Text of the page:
Poquoson Virginia Culture

The Virginia Museum of History and Culture is home to a special exhibition on the history and culture of Poquoson, Virginia, and its people from the 18th century to modern times.

The museum and the Historical Society are committed to preserving and promoting the history and culture of Poquoson, and there will be a restoration and opening of the Tom Hunt Store. The museum has teamed up with the Historical Society and Arcadia Publishing to develop a photographic history book on Po Quosonson entitled Images of America's Po Quosoons. The proceeds from the sale of this book will help to ensure the necessary financing for the operations of both groups. Over 400 paintings by Virginia-based VWS artists were submitted, and the final selection was made by award-winning artists, including Fred E. Smith, an internationally recognized watercolor artist and painter, and the Virginia Museum of History and Culture.

With the help of this comprehensive list you can take advantage of the history and culture that Poquoson has to offer. Then we will give an overview of how the Po Quosonson Museum and the collection of the Virginia Museum of History and Culture are an integral part of its culture. Finally, I will talk about the public works programs in Poqon and how they have changed the environment of the city over time.

The Virginia Watercolor Society is a national organization established to promote interest and participation in watercolor painting in the Commonwealth of Virginia, the United States of America and the world.

The city is located in the southwest part of the Chesapeake Bay, on a peninsula of 20 square miles and shares a border and water boundary with the city of Hampton. Poquoson is also the capital of Virginia, the second largest city in Virginia and the third largest in North Carolina and is located at the southern end of a three-mile peninsula on the eastern shore of the Cape Fear River. The city is a small town within the peninsula, which covers twenty square miles, but it is located within a larger peninsula with a total area of about 45 square miles.

What is interesting about this wildlife refuge is that it is owned by the Department of Defense and is part of the U.S. Army Corps of Engineers National Wildlife Refuge.

In February 2004, the museum partnered with the City of Poquoson and applied for a grant to relocate the business and move it about a mile down the street. With the help of the community, this reconstruction project has continued throughout the summer and fall and is an important step in restoring the museum's ability to collect, preserve and showcase the history and heritage of Poquoonson, Virginia.

Anyone interested in the efforts of the museum, who has questions or who simply wants to meet a museum membership is cordially invited to attend the meeting. When a professional photographer takes a photo session on the museum grounds, he is recommended to contact the president of the museum, Mr. Paul Whitlow.

When shopping online at Amazon, you should set up an AmazonSmile account at the Poquoson Museum when you make online purchases at Amazon.com. The PoqoSons Museum has selected Amazon as a charity and donates its proceeds free of charge to the charity of your choice as long as you shop at the PoqoMuseum.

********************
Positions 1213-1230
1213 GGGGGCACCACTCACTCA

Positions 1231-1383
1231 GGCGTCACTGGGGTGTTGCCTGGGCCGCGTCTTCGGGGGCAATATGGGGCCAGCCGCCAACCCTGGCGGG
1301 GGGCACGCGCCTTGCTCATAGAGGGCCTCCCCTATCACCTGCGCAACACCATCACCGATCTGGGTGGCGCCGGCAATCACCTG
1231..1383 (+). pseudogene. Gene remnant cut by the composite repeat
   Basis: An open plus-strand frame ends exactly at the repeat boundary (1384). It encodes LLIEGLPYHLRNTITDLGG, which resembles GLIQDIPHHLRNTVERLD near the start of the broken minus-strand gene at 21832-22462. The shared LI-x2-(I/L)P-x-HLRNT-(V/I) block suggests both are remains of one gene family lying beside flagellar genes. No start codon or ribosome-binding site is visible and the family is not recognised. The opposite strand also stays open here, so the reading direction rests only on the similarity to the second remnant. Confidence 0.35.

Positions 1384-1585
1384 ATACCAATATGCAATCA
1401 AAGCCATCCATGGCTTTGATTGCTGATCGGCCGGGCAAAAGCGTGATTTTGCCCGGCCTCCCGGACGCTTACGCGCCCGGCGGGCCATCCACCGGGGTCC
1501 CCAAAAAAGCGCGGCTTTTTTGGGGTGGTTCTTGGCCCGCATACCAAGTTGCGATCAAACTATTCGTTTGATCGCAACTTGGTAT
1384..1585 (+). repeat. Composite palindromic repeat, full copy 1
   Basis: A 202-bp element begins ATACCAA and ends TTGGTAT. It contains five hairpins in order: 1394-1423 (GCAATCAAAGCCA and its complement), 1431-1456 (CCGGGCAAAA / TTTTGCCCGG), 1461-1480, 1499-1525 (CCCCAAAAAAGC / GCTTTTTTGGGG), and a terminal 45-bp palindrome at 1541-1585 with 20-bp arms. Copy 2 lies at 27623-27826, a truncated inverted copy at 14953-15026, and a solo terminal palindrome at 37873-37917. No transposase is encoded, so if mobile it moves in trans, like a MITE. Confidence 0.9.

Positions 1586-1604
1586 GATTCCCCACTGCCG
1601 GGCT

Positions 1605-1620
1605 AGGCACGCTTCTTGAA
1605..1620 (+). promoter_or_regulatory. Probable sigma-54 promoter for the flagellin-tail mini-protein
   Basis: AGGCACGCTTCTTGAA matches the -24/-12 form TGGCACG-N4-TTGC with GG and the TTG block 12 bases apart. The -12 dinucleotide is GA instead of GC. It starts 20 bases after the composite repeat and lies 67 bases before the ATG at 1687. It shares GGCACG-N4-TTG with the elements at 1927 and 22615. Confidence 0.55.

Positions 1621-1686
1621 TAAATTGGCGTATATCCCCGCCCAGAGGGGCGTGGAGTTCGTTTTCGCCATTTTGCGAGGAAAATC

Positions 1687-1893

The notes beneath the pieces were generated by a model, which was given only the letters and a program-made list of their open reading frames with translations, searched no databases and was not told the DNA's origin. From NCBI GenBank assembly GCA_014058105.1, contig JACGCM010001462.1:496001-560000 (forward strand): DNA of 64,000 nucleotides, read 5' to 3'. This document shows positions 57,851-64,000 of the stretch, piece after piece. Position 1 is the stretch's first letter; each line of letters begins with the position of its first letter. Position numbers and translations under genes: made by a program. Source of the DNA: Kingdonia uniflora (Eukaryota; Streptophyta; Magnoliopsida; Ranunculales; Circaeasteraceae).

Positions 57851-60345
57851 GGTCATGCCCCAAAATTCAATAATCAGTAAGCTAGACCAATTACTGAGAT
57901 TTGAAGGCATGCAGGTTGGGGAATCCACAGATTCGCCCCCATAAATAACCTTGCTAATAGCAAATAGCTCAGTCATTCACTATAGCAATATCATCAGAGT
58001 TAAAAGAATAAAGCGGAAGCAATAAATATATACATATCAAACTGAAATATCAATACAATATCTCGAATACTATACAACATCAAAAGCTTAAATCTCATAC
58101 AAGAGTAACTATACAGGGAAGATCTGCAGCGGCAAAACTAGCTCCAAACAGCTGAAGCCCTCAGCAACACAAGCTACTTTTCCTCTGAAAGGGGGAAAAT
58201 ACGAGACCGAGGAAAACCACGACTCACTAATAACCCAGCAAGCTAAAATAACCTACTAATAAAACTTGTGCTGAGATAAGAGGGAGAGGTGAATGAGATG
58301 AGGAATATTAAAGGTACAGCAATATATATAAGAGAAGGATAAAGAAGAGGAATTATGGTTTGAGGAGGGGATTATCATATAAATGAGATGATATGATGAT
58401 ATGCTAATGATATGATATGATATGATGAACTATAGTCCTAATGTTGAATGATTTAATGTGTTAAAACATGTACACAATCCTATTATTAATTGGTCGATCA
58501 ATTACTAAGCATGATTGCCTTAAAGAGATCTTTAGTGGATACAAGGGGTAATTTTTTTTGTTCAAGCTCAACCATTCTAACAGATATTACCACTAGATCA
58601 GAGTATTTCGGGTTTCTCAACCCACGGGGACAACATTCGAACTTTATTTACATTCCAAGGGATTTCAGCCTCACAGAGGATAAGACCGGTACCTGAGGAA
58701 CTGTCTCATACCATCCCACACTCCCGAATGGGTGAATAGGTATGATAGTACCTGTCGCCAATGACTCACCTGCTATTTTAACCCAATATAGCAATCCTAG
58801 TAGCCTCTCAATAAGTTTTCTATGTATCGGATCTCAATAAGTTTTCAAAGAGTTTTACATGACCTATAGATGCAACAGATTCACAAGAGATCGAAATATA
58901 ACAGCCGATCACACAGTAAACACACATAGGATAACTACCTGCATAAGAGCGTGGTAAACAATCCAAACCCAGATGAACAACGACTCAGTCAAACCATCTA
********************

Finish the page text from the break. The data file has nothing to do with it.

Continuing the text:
At the end of August 2009, the museum's volunteers began the restoration of the 1938 wash house, which is located on the museum grounds. The Poquoson Museum offers the opportunity to commemorate a loved one or to honour a friend by contributing to the library, the PoqoMuseum, or to honour your friends by contributing to our museum.

In 2003, the Poquoson Historical and Cultural Museum Foundation acquired the historic wash house on the south side of the city's main street. This turn-of-the-century structure, which was preserved in its original condition, was purchased by the Commonwealth of Virginia in the late 1930s with a $1.5 million grant.

English settlement in the Virginia Colony, founded in 1610 by Sir Thomas Gates in Kecoughtan and eventually part of the present city of Hampton, this land was occupied and opened as a settlement in 1628. The English settlement, the Virginia Colony, founded in 1610 by SirThomas Gates in Kecoughan and eventually part of today's City of Hamptons, is occupied by the Poquoson Historical and Cultural Museum Foundation and the city's historic wash house on the south side of Main Street. This land was occupied by a group of settlers from the English colony and opened as a settlement. In the settlement years of 16-28 it was occupied by a group of settlers from the English colony, who were founded and eventually became part of the present city of Portsmouth.

The present city is part of a large area known to the English colonists as New Poquoson Parish of the Church of England. It is also one of the few to retain a name derived from the Indians who inhabited the area before the British colonisation began in the 17th century. The first mention of Po Quosonson is believed to have been in a letter to Christopher the Great, the founder of what is now Elizabeth City County, in 1611. English colonists, it is a small village in a larger area known to them as the "New Po quos on the Parish Church" in England, and was home to a number of churches, schools, churches and other institutions.

More About Poquoson

More About Poquoson